The Zenza Bronica

Today I’d like to talk a little about my Bronica ETRSi and some shots I’m taking. I like the ETRSi, but haven’t been working with it much because it was hard for me to focus with the focusing screen that came with it (all matte) – especially with the 50mm f/2.8 lens (which is considered wide angle with 120 film). I changed my focusing screen to one that’s actually made to work with the 35mm film back on the ETRSi – but I’m going to use it with 120 film. It has a more conventional split image center surrounded by a microprism ring for easier focusing – very similar to what you might experience in a traditional 35mm SLR camera from the 70’s and 80’s. I’ll see if this helps alleviate some of the issues I was having when focusing this camera.

First, I should say, the Bronica is a bit awkward to shoot with because of it’s shape. It’s just not easy to hold while shooting – compared to a 35mm SLR. I think this explains the popularity of cameras like the Pentax 67 – although it’s large, it is easier to hold. However, there’s something about the Bronica that has always been attractive to me. Maybe I saw a photographer that I liked using one of these at one time, or maybe I just liked the way this camera looked (I still think it’s a very nice looking camera), but for one reason or another, I wanted to own one. I have 2 lenses for mine. A 50mm f/2.8 and a 75mm f/2.8. The 75mm is newer.

Notice in the image above, the aperture ring is at the front of the lens, like the Olympus OM lenses. The lens also has traditional distance markings in meters and feet, and traditional depth of field markings. This is very handy when focusing and setting the aperture before taking a photo. Today we do all this while looking through the viewfinder, but the viewfinder in these cameras was very simple, and very manual. When using the Eyelevel AE finder, the shutter speed will show up at the bottom – when using a waste level finder, the camera is completely manual, and displays nothing but your image. Any metering must be done externally – with a handheld meter like the Sekonic Studio Deluxe, for example.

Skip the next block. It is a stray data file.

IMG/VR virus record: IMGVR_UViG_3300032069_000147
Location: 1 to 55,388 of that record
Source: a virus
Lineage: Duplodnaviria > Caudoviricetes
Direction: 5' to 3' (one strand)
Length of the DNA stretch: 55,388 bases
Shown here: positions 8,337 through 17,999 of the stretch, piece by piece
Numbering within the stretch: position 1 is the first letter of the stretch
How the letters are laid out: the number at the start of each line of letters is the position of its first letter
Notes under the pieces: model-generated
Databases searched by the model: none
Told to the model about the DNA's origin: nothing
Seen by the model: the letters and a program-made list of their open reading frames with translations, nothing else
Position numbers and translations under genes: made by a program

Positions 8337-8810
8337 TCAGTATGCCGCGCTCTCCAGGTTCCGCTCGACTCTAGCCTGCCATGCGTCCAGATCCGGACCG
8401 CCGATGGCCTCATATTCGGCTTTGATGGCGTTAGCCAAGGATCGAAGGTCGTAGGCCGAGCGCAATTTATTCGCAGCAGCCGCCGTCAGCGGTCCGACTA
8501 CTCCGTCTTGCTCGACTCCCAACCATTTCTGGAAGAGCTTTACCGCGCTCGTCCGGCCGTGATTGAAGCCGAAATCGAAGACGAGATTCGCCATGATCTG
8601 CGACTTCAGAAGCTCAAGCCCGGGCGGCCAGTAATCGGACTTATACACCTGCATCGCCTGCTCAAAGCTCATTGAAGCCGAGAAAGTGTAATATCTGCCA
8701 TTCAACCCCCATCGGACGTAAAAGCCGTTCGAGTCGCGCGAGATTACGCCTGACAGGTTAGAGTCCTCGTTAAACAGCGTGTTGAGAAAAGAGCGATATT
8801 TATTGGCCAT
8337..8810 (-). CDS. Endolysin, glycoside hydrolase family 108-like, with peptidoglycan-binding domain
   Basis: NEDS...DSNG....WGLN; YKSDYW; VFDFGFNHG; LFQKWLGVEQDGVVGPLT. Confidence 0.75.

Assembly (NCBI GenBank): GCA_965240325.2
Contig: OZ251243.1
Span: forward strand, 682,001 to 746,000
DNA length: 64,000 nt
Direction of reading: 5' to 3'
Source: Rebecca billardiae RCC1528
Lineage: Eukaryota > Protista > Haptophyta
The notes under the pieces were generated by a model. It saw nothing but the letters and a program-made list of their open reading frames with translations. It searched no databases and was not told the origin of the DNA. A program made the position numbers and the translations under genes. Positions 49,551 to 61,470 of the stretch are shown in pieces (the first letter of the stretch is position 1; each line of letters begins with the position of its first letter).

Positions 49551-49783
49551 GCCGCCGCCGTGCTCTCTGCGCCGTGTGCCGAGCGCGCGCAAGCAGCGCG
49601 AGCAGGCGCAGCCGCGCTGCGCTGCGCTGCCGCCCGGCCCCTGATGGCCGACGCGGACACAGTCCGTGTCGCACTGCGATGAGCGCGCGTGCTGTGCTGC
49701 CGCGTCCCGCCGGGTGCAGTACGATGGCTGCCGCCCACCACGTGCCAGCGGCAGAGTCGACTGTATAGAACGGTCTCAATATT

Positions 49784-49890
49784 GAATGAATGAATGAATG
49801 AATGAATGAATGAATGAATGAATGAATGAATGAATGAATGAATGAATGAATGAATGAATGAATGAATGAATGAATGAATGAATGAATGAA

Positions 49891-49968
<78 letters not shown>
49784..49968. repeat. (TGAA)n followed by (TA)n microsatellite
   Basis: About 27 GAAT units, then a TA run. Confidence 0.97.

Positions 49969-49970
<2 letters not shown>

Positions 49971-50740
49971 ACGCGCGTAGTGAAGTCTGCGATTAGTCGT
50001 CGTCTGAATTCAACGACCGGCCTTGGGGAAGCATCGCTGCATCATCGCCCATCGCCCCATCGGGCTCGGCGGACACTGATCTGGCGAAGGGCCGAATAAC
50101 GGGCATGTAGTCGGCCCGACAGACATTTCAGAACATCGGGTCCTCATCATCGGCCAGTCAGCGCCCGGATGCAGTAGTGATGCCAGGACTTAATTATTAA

In this model, a leaf shutter is built into the lens. If you turn the camera over and look at the bottom of the lens, the SEIKO name is proudly displayed because they made the shutter – it’s part of the lens like on large format lenses, except that you can’t separate it. This works well, but other Bronica models employ a focal plane shutter in the body, and originally used Nikon lenses so, presumably, Bronica wouldn’t need their own lenses, and this got things up and running quicker when they started making cameras. By the time the ETRS and ETRSi came out they used all Bronica Zenzanon lenses. They were originally labeled MC for multi coated. They had a couple variations over the years, ending with the the PE lenses which were generally considered better, but for my purposes the original MC lenses are quite fine. My 50mm is an MC version, and my 75mm is a PE version. With used equipment, newer is generally better because it can have less wear, but both my lenses are very nice looking, and produce quite nice results. These cameras were generally not the kind that were carried around getting banged and scratched from normal use – they were generally studio cameras, on a tripod for most of the day. For that reason, you can find some many Bronicas in very nice condition.